REFERENCES Figure 2 Operative technique of "split" pancreaticojejunostomy. Transection of the pancreas is undertaken in the region of the corpus. After identification of the sectioned pancreatic duct, both sides are anastomosed to a Roux-en-Y jejunal loop.

needed pancreatic enzyme supplementation. The second patient only had a short period of diarrhea postoperatively, that responded well to medication. Postoperative complications consisted of an intraabdominal abscess in one patient and an episode of sepsis and ARDS in conjunction with a pancreaticocystoduodenostomy in another patient.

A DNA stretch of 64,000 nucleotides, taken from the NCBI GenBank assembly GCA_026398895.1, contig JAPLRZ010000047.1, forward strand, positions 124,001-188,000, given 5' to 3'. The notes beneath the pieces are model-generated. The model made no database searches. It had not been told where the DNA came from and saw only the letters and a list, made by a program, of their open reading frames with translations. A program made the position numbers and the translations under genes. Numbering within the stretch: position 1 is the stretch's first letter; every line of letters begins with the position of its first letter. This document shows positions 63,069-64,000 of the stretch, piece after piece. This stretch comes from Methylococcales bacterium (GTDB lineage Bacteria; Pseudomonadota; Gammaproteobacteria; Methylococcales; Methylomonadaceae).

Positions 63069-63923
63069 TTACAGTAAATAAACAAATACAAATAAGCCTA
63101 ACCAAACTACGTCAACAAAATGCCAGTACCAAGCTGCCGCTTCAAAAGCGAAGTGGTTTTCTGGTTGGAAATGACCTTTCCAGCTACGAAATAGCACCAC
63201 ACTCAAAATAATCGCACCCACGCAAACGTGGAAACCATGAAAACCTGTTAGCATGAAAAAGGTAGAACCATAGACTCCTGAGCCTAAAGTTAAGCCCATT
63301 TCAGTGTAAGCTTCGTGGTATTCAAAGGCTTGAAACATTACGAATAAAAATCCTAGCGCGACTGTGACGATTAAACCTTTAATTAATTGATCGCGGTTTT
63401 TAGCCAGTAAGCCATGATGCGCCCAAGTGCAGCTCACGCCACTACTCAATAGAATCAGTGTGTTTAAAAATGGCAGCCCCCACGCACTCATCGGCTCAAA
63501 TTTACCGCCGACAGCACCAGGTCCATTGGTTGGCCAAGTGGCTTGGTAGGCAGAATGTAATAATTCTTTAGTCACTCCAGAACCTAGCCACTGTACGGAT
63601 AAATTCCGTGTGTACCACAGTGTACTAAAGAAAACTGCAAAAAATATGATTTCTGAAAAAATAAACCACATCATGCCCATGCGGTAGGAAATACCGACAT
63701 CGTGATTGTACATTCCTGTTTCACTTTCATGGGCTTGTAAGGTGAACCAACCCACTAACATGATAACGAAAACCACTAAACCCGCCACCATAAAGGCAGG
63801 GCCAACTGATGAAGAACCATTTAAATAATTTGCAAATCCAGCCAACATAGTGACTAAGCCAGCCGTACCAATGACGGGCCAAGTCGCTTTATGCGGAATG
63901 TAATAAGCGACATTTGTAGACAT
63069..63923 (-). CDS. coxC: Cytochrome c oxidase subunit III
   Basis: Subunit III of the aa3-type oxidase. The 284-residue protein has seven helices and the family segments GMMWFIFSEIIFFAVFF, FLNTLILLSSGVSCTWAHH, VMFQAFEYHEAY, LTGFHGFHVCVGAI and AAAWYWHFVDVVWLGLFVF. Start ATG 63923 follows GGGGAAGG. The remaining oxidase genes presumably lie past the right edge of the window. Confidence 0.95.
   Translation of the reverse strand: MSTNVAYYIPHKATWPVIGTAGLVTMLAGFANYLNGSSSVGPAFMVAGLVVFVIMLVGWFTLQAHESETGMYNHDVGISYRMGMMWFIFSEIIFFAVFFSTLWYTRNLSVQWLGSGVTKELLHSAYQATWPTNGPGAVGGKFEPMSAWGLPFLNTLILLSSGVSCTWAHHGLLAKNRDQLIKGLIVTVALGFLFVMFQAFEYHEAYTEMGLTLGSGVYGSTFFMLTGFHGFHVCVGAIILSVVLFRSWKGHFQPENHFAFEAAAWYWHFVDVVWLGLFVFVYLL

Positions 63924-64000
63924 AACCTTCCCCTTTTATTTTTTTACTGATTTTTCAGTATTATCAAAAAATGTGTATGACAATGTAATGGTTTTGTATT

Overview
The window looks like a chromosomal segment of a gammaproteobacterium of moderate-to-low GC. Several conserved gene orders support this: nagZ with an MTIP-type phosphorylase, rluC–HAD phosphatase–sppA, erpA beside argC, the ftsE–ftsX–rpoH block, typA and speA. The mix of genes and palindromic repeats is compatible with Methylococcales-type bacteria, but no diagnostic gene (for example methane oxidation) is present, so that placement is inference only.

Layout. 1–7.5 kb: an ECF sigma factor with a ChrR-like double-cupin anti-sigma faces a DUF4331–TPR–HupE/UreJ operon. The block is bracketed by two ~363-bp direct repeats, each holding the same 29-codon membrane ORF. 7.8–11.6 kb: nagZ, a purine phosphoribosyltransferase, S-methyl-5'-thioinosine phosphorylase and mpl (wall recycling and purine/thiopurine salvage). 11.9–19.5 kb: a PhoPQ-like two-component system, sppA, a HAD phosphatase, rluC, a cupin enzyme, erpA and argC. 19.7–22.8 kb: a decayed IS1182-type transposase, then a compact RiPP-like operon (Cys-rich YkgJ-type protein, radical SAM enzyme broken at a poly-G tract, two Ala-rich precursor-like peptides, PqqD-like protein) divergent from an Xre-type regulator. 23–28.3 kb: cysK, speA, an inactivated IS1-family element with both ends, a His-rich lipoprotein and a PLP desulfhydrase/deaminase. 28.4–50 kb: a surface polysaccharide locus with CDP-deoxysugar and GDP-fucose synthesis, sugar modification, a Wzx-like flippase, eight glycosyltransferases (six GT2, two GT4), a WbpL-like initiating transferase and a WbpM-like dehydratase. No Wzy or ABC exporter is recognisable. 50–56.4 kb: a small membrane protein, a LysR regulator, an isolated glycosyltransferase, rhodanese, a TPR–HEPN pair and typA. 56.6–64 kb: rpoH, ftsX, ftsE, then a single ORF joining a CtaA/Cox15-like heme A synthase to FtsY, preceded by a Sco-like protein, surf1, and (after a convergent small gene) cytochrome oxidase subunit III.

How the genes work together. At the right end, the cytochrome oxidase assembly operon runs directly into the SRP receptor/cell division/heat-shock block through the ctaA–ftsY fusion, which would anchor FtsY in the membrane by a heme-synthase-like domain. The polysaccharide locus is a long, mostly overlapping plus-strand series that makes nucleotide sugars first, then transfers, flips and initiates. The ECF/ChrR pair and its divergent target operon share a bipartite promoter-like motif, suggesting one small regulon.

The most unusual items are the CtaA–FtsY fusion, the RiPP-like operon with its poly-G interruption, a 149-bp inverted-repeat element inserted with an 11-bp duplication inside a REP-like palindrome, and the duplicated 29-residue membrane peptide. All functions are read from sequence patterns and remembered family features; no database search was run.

DISCUSSION Objective assessments to quantitate chronic pancreatitis are lacking to this day. Both endocrine and exocrine function are not necessarily impaired by CP. The clinical impact of the disease is, most importantly, determined by the pain as experienced by the patient. Therefore, we chose to evaluate our results primarily by regarding relief of pain in our patients. The classification method used in this study is simple and turned out to be very practicable. Most patients were doing either very well or badly. The patients that did not do well at follow-up had problems caused mainly by persistence of their drink-